Linked: Large-scale phishing study shows who bites the bait more often
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Linked: Large-scale phishing study shows who bites the bait more often

They had some interesting findings on gender (doesn’t matter) and age (young and older employees seemed more likely), but this is one that I think impacts a lot of what we do when it comes to protecting against phishing:

“An interesting finding in the ETH study is that employees who are continuously exposed to phishing eventually fall for it, as 32.1% of the study participants clicked on at least one dangerous link or attachment.”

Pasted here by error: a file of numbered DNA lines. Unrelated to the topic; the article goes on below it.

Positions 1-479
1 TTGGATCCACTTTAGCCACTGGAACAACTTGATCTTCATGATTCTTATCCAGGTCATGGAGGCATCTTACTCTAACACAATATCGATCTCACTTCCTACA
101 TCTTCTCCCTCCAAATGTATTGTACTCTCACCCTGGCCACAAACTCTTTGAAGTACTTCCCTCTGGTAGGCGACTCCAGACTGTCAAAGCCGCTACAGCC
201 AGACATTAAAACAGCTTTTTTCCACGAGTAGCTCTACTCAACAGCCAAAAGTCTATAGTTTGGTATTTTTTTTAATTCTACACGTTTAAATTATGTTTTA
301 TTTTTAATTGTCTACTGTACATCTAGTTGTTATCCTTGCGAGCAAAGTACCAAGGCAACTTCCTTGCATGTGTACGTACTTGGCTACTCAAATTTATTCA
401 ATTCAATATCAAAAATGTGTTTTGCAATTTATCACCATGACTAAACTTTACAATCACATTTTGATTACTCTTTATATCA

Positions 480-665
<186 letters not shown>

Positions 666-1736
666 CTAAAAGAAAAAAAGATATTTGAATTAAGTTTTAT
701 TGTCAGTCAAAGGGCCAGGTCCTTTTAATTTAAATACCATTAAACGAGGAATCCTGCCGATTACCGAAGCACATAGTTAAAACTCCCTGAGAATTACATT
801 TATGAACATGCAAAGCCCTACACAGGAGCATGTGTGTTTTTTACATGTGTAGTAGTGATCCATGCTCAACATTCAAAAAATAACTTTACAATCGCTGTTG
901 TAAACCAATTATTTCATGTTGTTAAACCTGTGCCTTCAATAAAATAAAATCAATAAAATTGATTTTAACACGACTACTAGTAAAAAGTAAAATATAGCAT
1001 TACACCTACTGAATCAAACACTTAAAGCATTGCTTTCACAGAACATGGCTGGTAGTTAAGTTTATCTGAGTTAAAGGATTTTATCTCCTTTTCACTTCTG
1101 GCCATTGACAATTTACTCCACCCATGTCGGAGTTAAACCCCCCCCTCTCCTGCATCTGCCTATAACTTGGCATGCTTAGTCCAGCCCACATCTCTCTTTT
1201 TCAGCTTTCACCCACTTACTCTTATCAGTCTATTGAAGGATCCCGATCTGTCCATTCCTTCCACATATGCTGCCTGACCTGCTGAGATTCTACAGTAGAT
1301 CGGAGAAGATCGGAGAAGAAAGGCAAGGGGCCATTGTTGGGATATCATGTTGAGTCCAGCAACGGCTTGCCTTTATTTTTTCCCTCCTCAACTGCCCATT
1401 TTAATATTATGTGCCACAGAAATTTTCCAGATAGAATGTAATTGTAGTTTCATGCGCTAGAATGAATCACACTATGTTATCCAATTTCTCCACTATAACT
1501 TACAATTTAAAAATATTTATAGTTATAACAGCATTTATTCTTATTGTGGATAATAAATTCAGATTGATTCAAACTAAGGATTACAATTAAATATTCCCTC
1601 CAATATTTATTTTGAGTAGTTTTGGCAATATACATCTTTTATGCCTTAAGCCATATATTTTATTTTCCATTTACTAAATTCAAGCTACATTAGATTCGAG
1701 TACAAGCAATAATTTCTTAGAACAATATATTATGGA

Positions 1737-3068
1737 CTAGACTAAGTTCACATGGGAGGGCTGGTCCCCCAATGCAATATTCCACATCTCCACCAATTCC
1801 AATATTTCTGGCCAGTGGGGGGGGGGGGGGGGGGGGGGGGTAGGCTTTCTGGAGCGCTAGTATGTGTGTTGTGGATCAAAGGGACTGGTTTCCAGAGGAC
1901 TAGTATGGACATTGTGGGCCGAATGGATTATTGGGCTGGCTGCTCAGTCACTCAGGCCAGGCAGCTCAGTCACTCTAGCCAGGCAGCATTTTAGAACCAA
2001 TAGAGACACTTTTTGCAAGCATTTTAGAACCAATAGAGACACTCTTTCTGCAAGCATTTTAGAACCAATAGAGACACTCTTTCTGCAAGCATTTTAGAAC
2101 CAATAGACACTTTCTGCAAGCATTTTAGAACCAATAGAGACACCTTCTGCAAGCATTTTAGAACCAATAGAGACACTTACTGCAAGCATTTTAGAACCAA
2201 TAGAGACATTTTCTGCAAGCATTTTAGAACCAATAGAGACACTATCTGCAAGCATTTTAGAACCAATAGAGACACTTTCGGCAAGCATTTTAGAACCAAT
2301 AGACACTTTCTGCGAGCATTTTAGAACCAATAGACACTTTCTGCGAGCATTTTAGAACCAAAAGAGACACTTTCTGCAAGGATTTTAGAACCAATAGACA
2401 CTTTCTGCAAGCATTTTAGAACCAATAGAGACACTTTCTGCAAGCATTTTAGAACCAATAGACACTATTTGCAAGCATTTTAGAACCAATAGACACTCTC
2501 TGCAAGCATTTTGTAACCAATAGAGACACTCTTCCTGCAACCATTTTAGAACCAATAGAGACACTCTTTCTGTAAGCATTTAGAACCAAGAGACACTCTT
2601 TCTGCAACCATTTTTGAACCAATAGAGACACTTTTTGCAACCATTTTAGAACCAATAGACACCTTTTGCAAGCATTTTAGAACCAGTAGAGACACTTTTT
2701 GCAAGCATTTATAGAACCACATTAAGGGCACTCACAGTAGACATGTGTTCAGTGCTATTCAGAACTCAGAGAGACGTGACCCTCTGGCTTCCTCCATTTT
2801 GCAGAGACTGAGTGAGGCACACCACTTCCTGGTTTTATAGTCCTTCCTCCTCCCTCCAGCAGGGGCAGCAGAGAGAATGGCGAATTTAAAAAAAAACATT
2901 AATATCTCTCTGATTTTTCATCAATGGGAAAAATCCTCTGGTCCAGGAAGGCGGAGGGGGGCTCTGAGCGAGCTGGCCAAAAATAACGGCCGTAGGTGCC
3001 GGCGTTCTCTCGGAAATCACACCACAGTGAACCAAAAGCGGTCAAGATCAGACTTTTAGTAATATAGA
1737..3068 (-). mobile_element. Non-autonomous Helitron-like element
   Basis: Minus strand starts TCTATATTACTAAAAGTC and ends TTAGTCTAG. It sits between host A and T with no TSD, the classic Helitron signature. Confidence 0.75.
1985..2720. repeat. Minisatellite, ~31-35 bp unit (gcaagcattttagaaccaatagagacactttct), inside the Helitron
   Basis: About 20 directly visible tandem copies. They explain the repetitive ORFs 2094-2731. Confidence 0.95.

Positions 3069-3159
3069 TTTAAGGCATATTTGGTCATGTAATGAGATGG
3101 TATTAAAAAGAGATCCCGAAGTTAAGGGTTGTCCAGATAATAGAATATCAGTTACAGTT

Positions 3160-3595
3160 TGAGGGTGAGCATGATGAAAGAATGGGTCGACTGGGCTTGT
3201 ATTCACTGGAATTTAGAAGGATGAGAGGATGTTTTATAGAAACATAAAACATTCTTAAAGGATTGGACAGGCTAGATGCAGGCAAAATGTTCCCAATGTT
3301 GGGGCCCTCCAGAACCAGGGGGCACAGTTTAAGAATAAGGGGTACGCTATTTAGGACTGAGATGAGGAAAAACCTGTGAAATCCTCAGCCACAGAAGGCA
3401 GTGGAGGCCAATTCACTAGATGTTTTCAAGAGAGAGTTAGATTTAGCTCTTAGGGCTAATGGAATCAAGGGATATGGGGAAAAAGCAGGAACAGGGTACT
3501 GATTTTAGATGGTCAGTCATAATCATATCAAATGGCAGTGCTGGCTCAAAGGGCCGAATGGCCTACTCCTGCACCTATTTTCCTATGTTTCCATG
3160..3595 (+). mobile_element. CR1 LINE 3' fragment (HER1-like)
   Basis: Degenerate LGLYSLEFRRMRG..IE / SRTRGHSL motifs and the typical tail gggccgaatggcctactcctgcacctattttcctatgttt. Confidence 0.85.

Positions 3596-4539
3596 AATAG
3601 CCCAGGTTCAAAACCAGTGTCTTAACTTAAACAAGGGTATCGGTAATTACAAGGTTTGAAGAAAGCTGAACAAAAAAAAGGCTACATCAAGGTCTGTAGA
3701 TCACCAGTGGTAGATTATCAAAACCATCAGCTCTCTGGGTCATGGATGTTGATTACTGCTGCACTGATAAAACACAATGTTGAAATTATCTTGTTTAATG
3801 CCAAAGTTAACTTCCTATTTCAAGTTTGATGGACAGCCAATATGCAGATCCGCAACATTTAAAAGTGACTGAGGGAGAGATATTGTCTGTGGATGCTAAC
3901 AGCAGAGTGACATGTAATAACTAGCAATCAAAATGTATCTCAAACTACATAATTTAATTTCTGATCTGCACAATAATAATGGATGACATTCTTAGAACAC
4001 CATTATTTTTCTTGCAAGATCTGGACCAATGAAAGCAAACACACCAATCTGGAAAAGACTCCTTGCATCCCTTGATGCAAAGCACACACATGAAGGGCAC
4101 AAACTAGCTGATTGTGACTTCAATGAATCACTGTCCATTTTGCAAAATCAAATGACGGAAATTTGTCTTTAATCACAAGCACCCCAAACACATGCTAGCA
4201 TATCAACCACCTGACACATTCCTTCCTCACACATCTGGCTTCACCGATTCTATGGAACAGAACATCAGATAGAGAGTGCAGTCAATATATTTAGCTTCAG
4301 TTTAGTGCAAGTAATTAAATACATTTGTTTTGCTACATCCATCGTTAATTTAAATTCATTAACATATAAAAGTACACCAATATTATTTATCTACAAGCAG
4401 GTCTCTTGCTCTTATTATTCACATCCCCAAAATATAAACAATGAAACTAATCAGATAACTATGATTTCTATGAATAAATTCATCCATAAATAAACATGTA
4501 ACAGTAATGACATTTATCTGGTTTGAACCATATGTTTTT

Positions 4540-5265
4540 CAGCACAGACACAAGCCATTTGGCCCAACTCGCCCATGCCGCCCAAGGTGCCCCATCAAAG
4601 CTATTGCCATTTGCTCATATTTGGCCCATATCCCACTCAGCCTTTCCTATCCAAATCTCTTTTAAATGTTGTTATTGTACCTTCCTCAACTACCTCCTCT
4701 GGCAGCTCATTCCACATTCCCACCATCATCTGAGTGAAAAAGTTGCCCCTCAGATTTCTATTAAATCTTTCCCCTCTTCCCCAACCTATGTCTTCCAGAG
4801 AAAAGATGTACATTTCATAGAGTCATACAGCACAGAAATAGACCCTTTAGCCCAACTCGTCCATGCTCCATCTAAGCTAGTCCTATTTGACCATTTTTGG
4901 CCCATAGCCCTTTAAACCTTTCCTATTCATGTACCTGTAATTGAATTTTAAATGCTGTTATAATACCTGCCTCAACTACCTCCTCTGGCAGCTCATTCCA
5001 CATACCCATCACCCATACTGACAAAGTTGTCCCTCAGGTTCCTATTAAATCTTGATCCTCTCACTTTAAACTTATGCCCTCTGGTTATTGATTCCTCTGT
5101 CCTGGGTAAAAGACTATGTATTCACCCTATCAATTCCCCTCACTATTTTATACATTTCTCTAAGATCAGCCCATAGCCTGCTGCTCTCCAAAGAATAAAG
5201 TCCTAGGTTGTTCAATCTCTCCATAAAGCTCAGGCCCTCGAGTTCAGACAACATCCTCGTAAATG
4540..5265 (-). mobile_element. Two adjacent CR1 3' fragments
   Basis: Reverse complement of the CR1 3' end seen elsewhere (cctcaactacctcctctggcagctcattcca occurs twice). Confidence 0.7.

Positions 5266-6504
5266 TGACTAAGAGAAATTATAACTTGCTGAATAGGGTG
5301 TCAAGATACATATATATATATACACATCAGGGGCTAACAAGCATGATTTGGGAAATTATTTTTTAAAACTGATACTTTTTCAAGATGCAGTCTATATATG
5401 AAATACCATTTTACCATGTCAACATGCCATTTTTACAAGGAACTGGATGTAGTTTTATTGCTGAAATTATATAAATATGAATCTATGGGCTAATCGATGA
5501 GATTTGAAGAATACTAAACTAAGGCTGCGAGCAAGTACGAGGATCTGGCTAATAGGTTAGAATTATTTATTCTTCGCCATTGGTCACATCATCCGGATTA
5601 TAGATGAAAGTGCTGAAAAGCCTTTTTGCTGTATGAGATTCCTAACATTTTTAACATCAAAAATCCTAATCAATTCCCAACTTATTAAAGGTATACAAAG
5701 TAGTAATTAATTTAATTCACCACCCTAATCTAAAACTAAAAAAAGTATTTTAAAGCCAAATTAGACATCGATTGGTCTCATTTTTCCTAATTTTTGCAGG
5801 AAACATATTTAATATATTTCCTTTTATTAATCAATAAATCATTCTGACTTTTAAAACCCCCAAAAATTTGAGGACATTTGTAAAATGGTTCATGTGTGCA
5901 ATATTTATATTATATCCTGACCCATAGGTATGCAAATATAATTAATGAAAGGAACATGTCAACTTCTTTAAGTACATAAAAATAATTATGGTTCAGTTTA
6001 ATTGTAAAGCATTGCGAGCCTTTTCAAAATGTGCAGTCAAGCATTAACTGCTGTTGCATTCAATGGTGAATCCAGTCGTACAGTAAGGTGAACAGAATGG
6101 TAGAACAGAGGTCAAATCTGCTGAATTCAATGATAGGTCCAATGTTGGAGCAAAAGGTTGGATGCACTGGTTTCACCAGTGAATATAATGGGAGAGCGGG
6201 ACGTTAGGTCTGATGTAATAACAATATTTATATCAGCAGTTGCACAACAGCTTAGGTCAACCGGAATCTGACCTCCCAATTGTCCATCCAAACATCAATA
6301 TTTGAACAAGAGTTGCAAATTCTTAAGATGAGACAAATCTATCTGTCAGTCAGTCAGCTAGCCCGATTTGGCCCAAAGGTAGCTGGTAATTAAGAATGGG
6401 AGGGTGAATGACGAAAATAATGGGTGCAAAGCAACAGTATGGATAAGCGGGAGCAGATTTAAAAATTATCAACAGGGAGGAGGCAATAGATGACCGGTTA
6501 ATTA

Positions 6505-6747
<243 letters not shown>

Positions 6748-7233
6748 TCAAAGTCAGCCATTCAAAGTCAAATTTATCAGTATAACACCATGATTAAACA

Linked: You know how to identify phishing emails – a cybersecurity researcher explains how to trust your instincts to foil the attacks
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Linked: You know how to identify phishing emails – a cybersecurity researcher explains how to trust your instincts to foil the attacks

And so, I wonder if those yearly, semi-annual, quarterly, video training would be a lot more effective if we also shared specific examples of people who got phished, and how they fell for it?

Like most things in life, it’s one thing to hypothetically know that something could happen, but it’s quite another to know that it did happen to someone we know. Someone just like us. That makes it so much more real in our minds, and it appears to make a huge difference in how users might approach phishing attempts.